Pirated data is available at the click of a mouse. One person pays for digital content or cracks the code then distributes the key or disk to their friends, colleagues, or in the case of software, more widely to anyone punching in the appropriate keyword for a specific title via a website that provides a list of illegal serial numbers.

Pirating is simple, is perceived to have unlikely negative consequences, is of immediate self benefit, may stimulate a sense of feeling smart, be viewed as "bargain hunting", and is private. It's rare not to have an illegal copy of a software title, MP3, or DVD, and if everybody's playing the same game, there's a feeling it's socially acceptable. Put simply, people believe pirating doesn't hurt. Data theft, so the mind-set goes, is more roguish than criminal, a sign that you're "in-touch". Like Jack Sparrow, there's something that's even to be admired in outwitting the dominant commercial and political forces. Think of it as an assertion of independence associated with the free software movement or the more radical anti-establishment community. An expression of individuality if you will.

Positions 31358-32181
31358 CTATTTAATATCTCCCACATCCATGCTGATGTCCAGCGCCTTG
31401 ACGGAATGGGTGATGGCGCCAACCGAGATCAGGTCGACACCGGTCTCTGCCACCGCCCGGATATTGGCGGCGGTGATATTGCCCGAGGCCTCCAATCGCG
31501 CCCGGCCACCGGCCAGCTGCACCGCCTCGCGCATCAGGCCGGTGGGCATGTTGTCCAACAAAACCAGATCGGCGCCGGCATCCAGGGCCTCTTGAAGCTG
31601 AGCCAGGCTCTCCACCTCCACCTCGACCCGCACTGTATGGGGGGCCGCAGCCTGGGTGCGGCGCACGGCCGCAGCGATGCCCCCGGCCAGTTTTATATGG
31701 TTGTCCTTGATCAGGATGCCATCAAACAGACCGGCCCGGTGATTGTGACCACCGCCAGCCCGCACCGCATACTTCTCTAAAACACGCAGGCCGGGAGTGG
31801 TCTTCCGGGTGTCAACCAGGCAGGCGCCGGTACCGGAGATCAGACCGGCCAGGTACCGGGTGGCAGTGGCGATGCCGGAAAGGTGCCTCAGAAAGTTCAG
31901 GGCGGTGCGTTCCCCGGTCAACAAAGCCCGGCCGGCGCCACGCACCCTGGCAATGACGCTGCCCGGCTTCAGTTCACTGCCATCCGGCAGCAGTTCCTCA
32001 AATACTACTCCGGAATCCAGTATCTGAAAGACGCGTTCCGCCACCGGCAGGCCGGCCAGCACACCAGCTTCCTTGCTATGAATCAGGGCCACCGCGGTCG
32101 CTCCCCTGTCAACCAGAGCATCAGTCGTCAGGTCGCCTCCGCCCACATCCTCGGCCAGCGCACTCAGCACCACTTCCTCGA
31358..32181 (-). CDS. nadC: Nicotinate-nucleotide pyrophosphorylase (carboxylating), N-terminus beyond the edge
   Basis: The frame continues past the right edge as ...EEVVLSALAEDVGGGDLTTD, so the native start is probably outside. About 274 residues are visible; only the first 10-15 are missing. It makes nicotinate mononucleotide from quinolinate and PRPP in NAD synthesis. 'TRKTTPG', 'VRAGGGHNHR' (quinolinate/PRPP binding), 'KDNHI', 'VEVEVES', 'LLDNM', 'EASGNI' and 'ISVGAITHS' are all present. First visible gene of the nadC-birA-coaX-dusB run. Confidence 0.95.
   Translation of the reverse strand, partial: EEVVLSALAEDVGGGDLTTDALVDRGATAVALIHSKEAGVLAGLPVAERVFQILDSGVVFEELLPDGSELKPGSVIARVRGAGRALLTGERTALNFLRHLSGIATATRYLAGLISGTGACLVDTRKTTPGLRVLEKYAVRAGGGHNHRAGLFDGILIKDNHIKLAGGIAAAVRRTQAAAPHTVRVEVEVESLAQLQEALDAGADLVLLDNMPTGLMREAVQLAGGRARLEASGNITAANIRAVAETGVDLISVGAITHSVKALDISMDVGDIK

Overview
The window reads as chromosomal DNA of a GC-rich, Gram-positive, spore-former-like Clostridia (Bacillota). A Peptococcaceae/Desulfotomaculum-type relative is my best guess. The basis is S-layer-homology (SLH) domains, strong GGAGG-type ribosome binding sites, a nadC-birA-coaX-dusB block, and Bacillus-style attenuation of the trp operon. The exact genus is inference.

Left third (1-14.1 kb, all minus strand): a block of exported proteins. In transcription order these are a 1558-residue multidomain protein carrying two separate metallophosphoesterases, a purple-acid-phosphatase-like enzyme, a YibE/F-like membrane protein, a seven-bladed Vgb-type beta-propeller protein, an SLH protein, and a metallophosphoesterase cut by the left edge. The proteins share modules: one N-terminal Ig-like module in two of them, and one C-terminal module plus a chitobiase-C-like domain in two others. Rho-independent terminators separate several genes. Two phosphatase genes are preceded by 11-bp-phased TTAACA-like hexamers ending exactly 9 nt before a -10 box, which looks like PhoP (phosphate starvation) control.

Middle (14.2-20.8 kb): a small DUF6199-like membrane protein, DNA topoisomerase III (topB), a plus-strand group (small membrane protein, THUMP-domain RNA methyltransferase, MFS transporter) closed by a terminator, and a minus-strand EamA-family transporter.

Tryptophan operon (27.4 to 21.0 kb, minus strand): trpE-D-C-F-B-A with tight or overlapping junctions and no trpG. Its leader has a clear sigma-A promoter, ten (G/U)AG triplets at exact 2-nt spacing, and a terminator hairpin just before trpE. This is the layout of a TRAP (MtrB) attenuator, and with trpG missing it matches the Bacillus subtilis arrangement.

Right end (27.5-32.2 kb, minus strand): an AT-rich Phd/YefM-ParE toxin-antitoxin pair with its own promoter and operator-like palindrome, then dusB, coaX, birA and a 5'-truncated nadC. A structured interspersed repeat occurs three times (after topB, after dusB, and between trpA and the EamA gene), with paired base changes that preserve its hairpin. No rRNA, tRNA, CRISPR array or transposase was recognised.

There are, and always will be, those who rationalize what is of self-benefit over the interests of others.


Software, music, movies and the like are considered as intellectual property. Indeed whatever is discovered, invented, or created is automatically protected by law, and ownership of this kind of property is controlled by various license agreements.

Software licenses for example are legal documents describing its proper use and distribution. Payment of a license fee provides the publishers and developers of the software with the revenue necessary to continue maintaining, improving, supporting, and developing their products. Any reduction of revenue resulting from pirated software directly affects the company's profitability and ability to grow. Individual developers and smaller software companies are especially vulnerable to the effects of pirating which hampers their success. The incredible sums of money lost by larger companies as a result of illegal copying results in lower investment in existing and new projects.